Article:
Silver Efex Pro 2 vs Adobe Lightroom – Black and White Photography
Why Nik Silver Efex Pro 2 Beats Lightroom
Many photographers have been tempted to a closer look at the Nik Collection by Google, but may still not have had a chance to do so.
How come? It’s FREE (Google made the announcement back in March this year) – https://www.google.com/nikcollection/ – so there’s most definitely no excuse not to start learning this professional new tool for post production!
However, if you haven’t yet, you’re missing out on a great deal i.e. especially compared to the things you can do in Adobe Lightroom.
When it comes to post-processing images in black and white and with Nik’s Collection being 100% free, there’s no excuse for not trying out this powerful bit of software. Below you will find a list of areas where Nik Silver Efex Pro 2 beats Lightroom for black and white photography.
Before we really get stuck in – Have your considered some guidance from a pro photographer about processing your images in black and white? Kent DuFault’s guide to processing your images in Black and White is a great place to start if you’re currently using Lightroom.
1. Better Control Over Contrast
Having a good contrast is crucial in black and white photography. Nik Silver Efex Pro 2 steps up and gives you the necessary control of contrast all at your fingertips.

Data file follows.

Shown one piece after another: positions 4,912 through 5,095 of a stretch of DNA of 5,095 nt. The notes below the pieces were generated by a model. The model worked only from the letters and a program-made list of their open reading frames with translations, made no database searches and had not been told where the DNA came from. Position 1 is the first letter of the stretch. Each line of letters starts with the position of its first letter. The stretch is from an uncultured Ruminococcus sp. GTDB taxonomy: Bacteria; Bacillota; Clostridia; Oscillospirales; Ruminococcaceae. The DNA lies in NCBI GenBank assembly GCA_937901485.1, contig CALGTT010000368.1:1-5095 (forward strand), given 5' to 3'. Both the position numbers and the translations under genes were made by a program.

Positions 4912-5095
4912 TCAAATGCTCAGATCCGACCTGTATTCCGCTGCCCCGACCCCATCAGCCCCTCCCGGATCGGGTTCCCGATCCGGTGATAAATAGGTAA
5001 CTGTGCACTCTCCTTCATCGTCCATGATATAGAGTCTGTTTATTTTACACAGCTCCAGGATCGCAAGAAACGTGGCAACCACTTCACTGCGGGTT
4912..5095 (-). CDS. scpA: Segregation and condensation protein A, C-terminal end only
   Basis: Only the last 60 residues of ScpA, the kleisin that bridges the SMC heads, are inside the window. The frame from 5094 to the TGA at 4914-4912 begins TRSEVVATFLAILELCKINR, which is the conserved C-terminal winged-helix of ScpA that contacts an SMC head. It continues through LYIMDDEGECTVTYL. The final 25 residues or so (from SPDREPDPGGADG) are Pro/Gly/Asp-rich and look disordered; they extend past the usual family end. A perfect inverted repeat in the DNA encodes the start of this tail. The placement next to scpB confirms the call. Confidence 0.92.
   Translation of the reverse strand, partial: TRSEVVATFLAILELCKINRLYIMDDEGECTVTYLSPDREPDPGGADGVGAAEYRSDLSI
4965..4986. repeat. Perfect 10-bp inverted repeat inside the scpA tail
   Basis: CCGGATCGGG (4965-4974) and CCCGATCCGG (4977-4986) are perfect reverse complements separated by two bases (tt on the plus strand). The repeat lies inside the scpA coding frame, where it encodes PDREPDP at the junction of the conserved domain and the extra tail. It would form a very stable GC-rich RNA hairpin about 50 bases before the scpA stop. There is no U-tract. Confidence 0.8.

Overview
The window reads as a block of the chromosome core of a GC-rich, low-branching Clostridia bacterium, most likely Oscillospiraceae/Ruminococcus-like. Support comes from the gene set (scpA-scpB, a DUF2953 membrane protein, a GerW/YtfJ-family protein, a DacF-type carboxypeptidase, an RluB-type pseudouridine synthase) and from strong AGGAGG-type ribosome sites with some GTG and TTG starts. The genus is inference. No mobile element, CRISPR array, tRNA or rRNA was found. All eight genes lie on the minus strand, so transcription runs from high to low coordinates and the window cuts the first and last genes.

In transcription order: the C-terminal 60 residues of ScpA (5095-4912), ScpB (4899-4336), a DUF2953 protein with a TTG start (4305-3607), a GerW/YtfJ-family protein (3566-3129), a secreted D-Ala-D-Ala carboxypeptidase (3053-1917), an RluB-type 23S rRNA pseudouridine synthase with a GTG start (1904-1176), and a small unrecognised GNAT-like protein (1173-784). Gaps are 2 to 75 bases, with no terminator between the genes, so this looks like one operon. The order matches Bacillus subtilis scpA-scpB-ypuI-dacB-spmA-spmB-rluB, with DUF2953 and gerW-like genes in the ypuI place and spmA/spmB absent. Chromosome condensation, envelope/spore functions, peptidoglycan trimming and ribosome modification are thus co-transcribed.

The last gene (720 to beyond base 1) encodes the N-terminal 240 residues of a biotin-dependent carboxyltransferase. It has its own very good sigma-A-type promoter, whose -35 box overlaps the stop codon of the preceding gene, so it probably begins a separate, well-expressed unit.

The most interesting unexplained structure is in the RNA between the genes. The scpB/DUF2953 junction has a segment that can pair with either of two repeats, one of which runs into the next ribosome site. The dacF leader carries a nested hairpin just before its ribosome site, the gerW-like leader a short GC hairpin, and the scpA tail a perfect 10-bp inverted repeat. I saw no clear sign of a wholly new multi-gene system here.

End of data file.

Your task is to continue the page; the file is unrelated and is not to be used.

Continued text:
Increasing contrast is about making a greater difference between the dark pixels and the white pixels in your image. However, some programs do this based on an average based algorithm, making the bright/dark pixels an equal amount brighter/darker when contrast increases.
However, in Silver Efex Pro 2 you can choose to amplify blacks causing the dark pixels to become darkened more than the bright pixels are brightened. This kind of manual functionality is really important in my opinion.
Conversely, you can choose to amplify the whites shifting the balance, so the brighter pixels are brightened more than the dark pixels are darkened.
You also get another special contrast slider called soft contrast, which gives you a smoother transition between areas which is amazing at providing a little moody look to your images. Soft contrast is less harsh than the traditional contrast slider.